The story starts with the younger of two sons going to his father and asking for his inheritance.  Those of you who know much about inheritances and the like know that this kid was essentially saying, “Dad, I wish that you were dead or would at least act like it.  I don’t care about you in the slightest and I really don’t want to be here, so just give me my stuff.”  Even if his father was a jerk (if you’d never read this story before, you wouldn’t know anything about the character of his father at this point of the story), it’s pretty obvious that this young man was not being very respectful at all.  Anyway, the father, being the type of man that he is, gave both his sons their allotted inheritance and the oldest stayed with him while the youngest took everything he owned, went to a far away country, and pretty much partied all of his possessions away.  He learned the hard way that all too often, friends are only around for as long as you have something to offer them.  All his “friends” deserted him when he could no longer give them anything they wanted.  He had used up all his money and had nothing left to use to pay for things other than to hire himself out for work in the countryside where he ended up feeding pigs, wishing that he could eat even the slop they were given.  Not only did he not have enough to eat due to a famine, but his job of feeding pigs was just about the lowliest position that a Jew could take.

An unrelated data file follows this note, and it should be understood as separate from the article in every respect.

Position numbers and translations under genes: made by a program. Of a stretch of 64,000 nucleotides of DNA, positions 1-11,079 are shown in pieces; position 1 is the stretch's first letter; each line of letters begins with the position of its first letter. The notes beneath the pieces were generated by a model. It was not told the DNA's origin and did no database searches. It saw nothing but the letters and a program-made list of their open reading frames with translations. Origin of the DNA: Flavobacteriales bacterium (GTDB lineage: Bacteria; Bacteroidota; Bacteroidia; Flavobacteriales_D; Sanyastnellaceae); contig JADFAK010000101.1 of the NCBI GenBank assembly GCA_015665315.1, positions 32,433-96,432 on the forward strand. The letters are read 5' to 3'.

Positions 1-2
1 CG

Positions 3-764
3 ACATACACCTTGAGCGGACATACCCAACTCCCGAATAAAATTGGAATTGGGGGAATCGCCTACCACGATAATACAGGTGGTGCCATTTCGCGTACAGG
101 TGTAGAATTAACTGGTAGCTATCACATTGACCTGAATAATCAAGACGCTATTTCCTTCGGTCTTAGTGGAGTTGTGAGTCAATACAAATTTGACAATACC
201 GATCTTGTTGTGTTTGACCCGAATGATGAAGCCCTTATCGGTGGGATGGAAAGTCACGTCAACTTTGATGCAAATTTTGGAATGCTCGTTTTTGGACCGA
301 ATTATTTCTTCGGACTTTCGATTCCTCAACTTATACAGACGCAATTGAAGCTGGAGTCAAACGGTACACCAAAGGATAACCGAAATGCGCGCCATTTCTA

During all of this, chances are that his father heard stories from others (merchants, traders, people who had visited these distant lands and heard the stories through the grapevine) about his son.  When he found out about what all his son was doing, he could’ve forced him to come home.  Instead, he allowed him the dignity of choosing for himself when he would return, even after he had lost all other dignity.  He didn’t track his son down when he came to the end of himself and rub his situation in his face by saying, “Told you so!”  Knowing his son and what was best for him, he let him finish his rebellion.